Fusing station E, which includes a fuser assembly, indicated generally by reference numeral 48, serves to permanently affix the transfer toner powder images to the sheets. Preferably, the fuser assembly 48 includes a heated fuser roller 50 adapted to be pressure engaged with a back-up roller 52 with the toner powder image contacting fuser roller 50. In this manner, the toner powder image is permanently affixed to the sheet.

After fusing, copy sheets bearing fused images are directed to an output catch tray 54 or to a finishing station for binding, stapling, collating, etc. and removal from the machine by the operator. Alternatively, the sheets may be advanced to a duplex tray (not shown) from which it will be returned to the processor and conveyor for receiving a second side copy.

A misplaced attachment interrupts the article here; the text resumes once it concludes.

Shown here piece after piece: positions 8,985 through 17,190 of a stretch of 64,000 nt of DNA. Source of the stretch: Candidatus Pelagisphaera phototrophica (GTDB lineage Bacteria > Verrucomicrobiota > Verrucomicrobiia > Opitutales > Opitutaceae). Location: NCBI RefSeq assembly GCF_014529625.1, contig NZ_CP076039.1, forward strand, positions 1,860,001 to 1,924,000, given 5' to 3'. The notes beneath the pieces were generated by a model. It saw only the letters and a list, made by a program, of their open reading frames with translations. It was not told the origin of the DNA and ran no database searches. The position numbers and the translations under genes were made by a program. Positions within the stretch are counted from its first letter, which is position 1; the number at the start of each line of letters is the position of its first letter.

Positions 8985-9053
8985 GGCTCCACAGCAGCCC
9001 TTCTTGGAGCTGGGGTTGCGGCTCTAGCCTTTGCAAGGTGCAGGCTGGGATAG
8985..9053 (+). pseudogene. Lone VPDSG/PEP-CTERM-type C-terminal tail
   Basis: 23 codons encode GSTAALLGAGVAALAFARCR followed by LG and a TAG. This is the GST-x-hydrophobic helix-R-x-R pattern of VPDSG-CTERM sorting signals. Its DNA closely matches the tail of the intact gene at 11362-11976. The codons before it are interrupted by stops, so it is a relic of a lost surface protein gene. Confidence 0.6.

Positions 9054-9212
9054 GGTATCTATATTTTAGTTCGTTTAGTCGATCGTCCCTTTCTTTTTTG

Referring to FIG. 2, a control circuit 100 for use with the above-described reproduction system 10 is illustrated in schematic block diagrammatic form. As illustrated, the control circuit 100 includes a processor 102 coupled to each of the stations A-E of the reproduction system 10 described above through a sensor network 104. In addition, the control circuit 100 includes a memory 106 and an operator interface 108.

In its preferred form, the sensor network 104 includes a plurality of sensors for determining a fault in each of the subsystems of the reproduction system. More particularly, a first sensor 104 a is disposed at the charging station A for determining, by the microprocessor 102, a fault condition in the charging station A. Similarly, one or more sensors 104 b-104 e are disposed at each of the exposure station B, the development station C, the transfer station D, and the fusing station E of the reproduction system 10 described above. Although a single sensor is shown in the drawing, it is to be appreciated that one or more sensors may be disposed at the various stations as necessary or appropriate.